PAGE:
British people need to stomp on the streets and on the floors of parliament to help shame our government. British people should especially demand that women in Northern Ireland have the same reproductive rights as in England, Scotland, and Wales, and that those rights be extended to women on the Isle of Man too.

A strip of sea separates us, but we are just like you. We watch EastEnders, shop in Topshop, cry at Bake Off and drink gin. Your football teams are our football teams. We don’t earn enough and are sick of the rain. We are not “other”.

Irish women need British help to change our abortion laws (The Guardian)

Earlier: Free Tomorrow?

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The Guardian reports:

A man approaches a bicycle, handheld electric saw at the ready. He powers it on, starts to drill, and is shot in the face with a noxious spray that makes him vomit uncontrollably. This is the dream of the inventors of SkunkLock.

“Basically we were fed up with thefts,” said Daniel Idzkowski (top left) from San Francisco, one of the inventors of SkunkLock.

…With his co-inventor, Yves Perrenoud (top right), Idzkowski created a U-shaped lock of carbon and steel with a hollow chamber to hold one of three pressurized gases of their own concoction, including one called “formula D_1”. When someone cuts about 30% of the way into the lock, Idzkowski said, the gas erupts in the direction of the gash.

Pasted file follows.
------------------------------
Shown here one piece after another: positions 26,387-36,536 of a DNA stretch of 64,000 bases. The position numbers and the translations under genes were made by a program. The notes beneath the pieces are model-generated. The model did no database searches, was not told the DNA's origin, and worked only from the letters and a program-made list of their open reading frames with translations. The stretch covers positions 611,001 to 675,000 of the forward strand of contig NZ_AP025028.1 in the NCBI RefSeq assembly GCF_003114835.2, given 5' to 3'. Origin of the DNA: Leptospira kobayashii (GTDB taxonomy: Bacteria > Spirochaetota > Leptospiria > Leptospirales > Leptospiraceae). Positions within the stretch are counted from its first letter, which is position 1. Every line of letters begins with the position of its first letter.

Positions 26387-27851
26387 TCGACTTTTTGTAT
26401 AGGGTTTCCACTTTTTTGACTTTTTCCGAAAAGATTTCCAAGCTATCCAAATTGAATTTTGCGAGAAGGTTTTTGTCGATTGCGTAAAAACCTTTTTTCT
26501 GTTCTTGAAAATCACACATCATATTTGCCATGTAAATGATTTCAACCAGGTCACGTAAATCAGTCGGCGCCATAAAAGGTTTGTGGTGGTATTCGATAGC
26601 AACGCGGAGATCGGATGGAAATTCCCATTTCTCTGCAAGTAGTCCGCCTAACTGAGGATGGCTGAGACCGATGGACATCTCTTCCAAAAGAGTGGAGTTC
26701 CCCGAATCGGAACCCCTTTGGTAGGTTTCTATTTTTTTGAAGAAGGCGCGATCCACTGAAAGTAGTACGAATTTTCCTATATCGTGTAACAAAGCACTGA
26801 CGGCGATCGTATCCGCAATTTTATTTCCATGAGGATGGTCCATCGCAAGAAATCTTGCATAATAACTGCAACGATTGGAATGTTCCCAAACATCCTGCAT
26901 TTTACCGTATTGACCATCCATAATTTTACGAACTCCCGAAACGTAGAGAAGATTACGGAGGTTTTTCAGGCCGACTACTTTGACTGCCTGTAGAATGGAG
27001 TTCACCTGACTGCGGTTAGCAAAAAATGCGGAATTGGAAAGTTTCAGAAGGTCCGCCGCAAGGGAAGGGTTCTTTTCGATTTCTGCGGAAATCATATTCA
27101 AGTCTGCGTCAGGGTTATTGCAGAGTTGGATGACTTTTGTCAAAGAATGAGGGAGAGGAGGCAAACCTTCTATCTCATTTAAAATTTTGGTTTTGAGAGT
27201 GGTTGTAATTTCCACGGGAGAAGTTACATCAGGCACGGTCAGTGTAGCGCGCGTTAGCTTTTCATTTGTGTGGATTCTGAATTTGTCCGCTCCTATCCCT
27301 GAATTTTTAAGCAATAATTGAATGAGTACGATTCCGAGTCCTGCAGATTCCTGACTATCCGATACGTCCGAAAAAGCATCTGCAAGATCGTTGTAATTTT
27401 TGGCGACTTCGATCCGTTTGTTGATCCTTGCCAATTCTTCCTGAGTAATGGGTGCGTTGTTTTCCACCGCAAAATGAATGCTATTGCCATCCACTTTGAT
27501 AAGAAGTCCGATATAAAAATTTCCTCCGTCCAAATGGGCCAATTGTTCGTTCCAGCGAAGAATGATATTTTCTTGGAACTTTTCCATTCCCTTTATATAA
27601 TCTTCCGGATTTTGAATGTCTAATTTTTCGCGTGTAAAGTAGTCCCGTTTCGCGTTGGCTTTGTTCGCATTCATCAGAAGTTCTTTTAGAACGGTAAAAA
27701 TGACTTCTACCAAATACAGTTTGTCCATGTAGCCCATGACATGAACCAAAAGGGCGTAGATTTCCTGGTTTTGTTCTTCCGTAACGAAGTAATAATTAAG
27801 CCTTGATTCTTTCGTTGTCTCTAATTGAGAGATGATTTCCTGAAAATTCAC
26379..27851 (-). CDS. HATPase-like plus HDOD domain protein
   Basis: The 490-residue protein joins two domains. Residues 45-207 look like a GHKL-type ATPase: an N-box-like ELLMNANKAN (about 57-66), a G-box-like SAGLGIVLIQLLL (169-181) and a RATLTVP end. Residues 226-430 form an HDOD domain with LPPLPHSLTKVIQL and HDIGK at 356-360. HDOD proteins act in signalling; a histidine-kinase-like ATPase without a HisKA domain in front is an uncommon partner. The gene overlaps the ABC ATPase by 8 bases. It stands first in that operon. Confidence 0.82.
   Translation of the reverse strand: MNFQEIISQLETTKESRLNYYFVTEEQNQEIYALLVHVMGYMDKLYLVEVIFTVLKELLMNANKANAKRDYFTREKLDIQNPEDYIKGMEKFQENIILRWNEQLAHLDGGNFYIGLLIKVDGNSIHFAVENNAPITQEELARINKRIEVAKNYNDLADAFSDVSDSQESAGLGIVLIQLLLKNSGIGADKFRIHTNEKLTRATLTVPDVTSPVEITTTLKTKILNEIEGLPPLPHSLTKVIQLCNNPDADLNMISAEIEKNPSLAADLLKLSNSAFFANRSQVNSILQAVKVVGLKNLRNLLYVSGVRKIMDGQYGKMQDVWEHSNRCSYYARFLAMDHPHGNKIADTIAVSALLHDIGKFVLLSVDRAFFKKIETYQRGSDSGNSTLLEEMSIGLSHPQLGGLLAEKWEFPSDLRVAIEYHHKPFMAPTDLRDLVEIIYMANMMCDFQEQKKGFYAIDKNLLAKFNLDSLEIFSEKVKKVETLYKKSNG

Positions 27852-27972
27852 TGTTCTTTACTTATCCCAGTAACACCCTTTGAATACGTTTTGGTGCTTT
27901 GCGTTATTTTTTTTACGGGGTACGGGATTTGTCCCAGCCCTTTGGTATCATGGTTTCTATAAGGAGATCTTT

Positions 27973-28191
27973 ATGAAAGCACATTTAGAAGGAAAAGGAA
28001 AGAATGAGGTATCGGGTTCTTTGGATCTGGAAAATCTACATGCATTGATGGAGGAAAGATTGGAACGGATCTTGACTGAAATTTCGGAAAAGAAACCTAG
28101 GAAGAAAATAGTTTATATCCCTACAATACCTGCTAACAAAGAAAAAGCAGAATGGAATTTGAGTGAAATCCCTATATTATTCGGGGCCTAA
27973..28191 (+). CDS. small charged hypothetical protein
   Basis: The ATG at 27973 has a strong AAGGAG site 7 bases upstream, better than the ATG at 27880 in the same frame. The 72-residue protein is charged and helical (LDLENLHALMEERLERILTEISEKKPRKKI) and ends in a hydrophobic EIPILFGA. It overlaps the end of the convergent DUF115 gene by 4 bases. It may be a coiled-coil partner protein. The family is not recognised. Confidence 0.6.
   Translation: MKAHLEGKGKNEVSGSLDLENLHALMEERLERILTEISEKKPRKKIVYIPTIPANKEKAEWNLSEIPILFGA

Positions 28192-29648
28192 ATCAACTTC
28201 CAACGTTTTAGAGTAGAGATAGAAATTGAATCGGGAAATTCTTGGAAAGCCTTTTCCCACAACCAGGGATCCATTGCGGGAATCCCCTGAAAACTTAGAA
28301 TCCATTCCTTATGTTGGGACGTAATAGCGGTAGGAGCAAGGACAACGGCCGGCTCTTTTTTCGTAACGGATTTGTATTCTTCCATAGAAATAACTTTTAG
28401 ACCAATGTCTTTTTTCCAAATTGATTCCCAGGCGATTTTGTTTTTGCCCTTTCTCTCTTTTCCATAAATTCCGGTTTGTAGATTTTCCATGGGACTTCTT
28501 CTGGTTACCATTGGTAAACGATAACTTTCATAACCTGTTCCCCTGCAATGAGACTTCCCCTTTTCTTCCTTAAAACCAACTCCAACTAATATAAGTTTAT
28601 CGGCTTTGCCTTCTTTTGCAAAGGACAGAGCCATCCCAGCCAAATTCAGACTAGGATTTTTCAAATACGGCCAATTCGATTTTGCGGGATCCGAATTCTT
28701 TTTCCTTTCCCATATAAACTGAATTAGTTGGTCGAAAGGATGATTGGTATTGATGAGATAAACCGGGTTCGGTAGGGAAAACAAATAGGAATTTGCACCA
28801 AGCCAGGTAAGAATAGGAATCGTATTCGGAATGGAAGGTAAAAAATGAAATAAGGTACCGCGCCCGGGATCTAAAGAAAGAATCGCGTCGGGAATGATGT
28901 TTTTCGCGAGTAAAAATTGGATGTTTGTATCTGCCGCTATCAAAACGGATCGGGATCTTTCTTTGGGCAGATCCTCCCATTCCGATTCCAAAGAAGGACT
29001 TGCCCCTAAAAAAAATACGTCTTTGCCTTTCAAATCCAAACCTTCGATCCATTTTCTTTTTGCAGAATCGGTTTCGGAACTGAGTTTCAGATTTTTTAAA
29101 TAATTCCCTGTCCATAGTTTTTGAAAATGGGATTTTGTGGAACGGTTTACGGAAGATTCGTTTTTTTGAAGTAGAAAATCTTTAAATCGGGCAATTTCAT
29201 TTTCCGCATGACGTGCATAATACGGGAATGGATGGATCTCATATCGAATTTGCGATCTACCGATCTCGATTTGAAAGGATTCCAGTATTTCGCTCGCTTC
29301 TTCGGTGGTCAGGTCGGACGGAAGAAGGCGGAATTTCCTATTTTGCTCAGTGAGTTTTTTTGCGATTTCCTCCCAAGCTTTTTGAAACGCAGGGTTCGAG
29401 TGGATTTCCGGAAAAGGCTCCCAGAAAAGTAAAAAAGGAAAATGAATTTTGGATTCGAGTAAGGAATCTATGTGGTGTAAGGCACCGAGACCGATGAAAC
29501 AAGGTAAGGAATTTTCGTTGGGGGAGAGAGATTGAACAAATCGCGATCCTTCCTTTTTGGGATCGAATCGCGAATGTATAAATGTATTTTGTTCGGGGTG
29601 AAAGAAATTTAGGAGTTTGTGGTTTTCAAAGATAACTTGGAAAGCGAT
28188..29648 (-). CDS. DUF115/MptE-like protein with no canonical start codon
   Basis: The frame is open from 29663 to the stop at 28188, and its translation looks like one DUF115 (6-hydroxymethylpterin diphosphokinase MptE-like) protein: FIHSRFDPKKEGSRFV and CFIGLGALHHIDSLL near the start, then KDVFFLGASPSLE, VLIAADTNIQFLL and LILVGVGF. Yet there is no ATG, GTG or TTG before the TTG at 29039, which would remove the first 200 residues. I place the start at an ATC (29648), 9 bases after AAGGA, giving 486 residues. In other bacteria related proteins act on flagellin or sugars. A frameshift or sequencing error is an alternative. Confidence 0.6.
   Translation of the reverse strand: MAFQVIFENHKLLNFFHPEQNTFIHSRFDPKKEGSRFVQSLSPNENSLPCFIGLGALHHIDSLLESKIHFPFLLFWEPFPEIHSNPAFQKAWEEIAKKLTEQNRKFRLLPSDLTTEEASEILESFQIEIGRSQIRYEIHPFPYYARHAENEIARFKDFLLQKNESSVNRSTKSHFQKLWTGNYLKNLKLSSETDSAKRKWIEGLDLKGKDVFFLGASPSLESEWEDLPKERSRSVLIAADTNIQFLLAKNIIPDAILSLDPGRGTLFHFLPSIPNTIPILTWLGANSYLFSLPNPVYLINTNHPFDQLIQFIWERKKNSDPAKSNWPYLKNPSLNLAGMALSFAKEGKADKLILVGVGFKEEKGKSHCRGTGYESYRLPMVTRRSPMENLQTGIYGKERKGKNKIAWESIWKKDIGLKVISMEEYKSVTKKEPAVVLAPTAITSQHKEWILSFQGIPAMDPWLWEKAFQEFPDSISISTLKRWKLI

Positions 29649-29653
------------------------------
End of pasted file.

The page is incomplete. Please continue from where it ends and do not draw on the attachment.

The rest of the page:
“It’s pretty much immediately vomit inducing, causes difficulty breathing,” Idzkowski said. “A lot of similar symptoms to pepper spray.”

Bike lock developed that makes thieves immediately vomit (The Guardian)

Thanks John Gallen and Bertie Blenkinsop

Meanwhile…

Ah here.

ibrahim

Ibrahim Halawa

Ibrahim Halawa, in The Guardian, writes:

Each time you are transferred to a new prison, there is something called “the party”. They show you who’s boss. In most cases it’s beatings, but in one, we were stripped, told to lie down facing the ground with our arms behind our back, and they started to jump on our backs, from one prisoner to the next.

It’s normal to be cursed, stripped naked, beaten with a bar, or put in solitary confinement or the “tank” (a pitch-black 3.5m x 5.5m cell). They might also torture another prisoner in front of you. Of course you never forget. Ever.